In a nutshell, bruxism is excessive jaw clenching or teeth grinding. There are two primary types of bruxism: nocturnal bruxism (one that occurs during sleep) and awake bruxism (one that occurs while the patient is awake). Since dental damage can occur in both types, finding bruxism treatment is recommended.
Contrary to popular belief, bruxism is a condition that also affects children and not adults alone. In most cases however, teeth grinding disappears as soon as they lose their baby teeth so bruxism treatment is often not needed.
Bruxism in Kids: Common Myths and the Truths Behind Them
Since teeth grinding is not really common among children, it is not surprising that there are many myths surrounding it. Below are some of the most prevalent misconceptions about teeth grinding in children and the truth behind them:
Only children will develop bruxism
There’s definitely no truth to this. While many children grind their teeth during sleep, most will eventually outgrow the condition. However, if you as a parent would want to play it safe, it is recommended that you visit the dentist to get expert advice.
While bruxism is common among children, it is also prevalent among adults regardless of age or gender. Oftentimes, bruxism in adults is considered far more serious and would merit immediate medical attention.
Bruxism is nothing more than a physical condition
This is one of the most common misconceptions about the condition many people unfortunately believe. While several physical factors can contribute to the development of the condition (i.e. missing teeth, overbite, medical conditions like sleep apnea, etc.), the emotions can also play a role in the development of the condition.
While unknown to many, emotional triggers like stress, anxiety, and other mood disorders can also lead to bruxism. When caused by emotional triggers, activities that promote relaxation and stress reduction may be recommended.
Bruxism is not a cause for concern
While occasional teeth grinding can be harmless, severe cases can have a significant and long-term effect to the child’s long-term health. Left unattended, bruxism can wear the teeth down and may even cause some of them to eventually fall out. And that’s just for starters.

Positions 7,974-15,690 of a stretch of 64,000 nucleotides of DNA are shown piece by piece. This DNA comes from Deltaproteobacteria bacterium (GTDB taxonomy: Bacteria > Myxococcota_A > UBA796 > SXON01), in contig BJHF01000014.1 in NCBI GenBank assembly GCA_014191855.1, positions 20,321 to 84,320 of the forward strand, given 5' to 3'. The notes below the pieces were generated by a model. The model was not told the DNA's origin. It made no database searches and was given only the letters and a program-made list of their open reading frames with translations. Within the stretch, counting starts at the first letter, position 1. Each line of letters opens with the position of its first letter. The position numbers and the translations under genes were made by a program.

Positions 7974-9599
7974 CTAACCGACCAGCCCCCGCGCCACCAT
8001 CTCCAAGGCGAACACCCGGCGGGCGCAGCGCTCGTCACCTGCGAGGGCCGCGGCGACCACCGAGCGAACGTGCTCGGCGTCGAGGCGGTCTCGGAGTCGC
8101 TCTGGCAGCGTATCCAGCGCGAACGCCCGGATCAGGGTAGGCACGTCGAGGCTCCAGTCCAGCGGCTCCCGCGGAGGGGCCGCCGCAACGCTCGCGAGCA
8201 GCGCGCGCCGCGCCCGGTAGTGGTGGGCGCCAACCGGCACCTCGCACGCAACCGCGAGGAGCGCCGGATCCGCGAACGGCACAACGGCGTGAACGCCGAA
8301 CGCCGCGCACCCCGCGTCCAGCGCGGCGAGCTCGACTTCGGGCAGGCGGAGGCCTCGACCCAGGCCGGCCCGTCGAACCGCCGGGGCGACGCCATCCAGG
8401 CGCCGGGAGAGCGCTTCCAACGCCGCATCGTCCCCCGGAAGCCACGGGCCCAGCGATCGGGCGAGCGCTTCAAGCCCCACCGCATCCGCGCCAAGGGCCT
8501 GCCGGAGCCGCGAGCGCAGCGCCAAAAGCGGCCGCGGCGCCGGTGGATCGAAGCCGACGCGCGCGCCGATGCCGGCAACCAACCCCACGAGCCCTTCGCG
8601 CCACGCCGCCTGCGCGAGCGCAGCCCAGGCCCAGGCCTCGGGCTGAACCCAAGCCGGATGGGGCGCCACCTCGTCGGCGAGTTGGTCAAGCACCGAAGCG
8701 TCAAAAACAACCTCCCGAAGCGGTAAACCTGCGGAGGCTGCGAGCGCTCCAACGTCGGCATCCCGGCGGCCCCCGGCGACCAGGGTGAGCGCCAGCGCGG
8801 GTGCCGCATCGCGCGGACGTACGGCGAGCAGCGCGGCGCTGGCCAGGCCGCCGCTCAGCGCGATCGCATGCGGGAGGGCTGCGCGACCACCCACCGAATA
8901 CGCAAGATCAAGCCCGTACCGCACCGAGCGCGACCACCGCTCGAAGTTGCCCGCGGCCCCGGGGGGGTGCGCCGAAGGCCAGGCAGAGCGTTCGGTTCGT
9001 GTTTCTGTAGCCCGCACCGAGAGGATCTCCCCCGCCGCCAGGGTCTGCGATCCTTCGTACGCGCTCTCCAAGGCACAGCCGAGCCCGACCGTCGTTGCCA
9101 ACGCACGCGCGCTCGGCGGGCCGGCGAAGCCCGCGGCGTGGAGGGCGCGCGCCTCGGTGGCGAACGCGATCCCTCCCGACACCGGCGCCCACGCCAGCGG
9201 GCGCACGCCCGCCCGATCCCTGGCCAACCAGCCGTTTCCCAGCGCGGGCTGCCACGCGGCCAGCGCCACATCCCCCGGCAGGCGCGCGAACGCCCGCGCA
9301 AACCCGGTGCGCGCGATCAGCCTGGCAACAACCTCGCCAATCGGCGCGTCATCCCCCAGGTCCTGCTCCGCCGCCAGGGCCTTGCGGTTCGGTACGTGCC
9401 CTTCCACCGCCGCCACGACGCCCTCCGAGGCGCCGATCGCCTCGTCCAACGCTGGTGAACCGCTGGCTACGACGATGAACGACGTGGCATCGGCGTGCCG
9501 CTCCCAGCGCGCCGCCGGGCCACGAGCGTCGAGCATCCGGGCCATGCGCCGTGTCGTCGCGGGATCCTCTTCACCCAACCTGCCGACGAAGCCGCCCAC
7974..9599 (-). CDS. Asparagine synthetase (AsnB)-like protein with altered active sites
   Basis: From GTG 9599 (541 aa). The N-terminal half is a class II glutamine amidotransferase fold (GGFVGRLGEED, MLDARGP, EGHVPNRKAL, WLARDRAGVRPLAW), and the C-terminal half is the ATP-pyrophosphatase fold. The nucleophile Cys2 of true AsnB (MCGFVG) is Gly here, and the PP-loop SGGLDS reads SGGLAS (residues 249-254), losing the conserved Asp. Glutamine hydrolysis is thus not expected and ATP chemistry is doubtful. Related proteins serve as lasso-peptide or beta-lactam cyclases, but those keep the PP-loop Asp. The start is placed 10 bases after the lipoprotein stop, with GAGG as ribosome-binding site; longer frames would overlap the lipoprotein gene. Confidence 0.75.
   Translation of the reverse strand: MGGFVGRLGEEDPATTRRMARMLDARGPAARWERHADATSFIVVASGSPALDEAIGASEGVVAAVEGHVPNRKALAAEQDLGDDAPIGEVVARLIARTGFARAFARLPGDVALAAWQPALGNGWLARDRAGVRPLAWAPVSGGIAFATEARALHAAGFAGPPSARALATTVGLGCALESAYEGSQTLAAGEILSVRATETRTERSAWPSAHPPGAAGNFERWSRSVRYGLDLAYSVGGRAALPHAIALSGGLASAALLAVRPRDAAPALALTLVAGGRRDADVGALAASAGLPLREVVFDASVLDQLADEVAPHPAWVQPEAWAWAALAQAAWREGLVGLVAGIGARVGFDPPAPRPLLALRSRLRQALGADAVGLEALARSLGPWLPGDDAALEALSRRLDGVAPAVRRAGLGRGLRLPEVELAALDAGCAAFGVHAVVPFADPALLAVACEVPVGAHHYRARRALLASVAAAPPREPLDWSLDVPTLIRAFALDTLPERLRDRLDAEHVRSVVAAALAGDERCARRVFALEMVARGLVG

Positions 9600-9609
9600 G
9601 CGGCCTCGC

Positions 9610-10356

When the teeth are worn down, it can make them more vulnerable to loss of bone as well as bacterial infections. In some cases, severe bruxism that’s left untreated can also cause misaligned teeth as well as problems in terms of opening and closing the jaw. Some patients also develop hearing problems secondary to bruxism.
Bruxism cannot be treated
If truth be told, there are several treatment options available for bruxism that are designed to reduce the symptoms and minimise the damage. However, bruxism is not something you should take on on your own without the help of your dentist or other medical professionals.
Depending on the severity of the condition, your dentist will be able to provide the best treatment recommendations for your case. Some of the treatment options for bruxism include mouth guards and splints, biofeedback, anxiety or stress management, muscle relaxants, etc.
Bruxism will only cause significant damage to the teeth
Damage caused by bruxism is not limited to the teeth alone. Without proper treatment, bruxism can also affect the bite alignment as well as the functioning of the jaw. However, that’s not all.
Bruxism in adults that’s left untreated can lead to other medical complications such as damage to restorations, teeth, and crowns, severe jaw or facial pain, tension-type headaches, as well as disorders in the temporomandibular joints (TMJs) that’s situated in the front of the ears.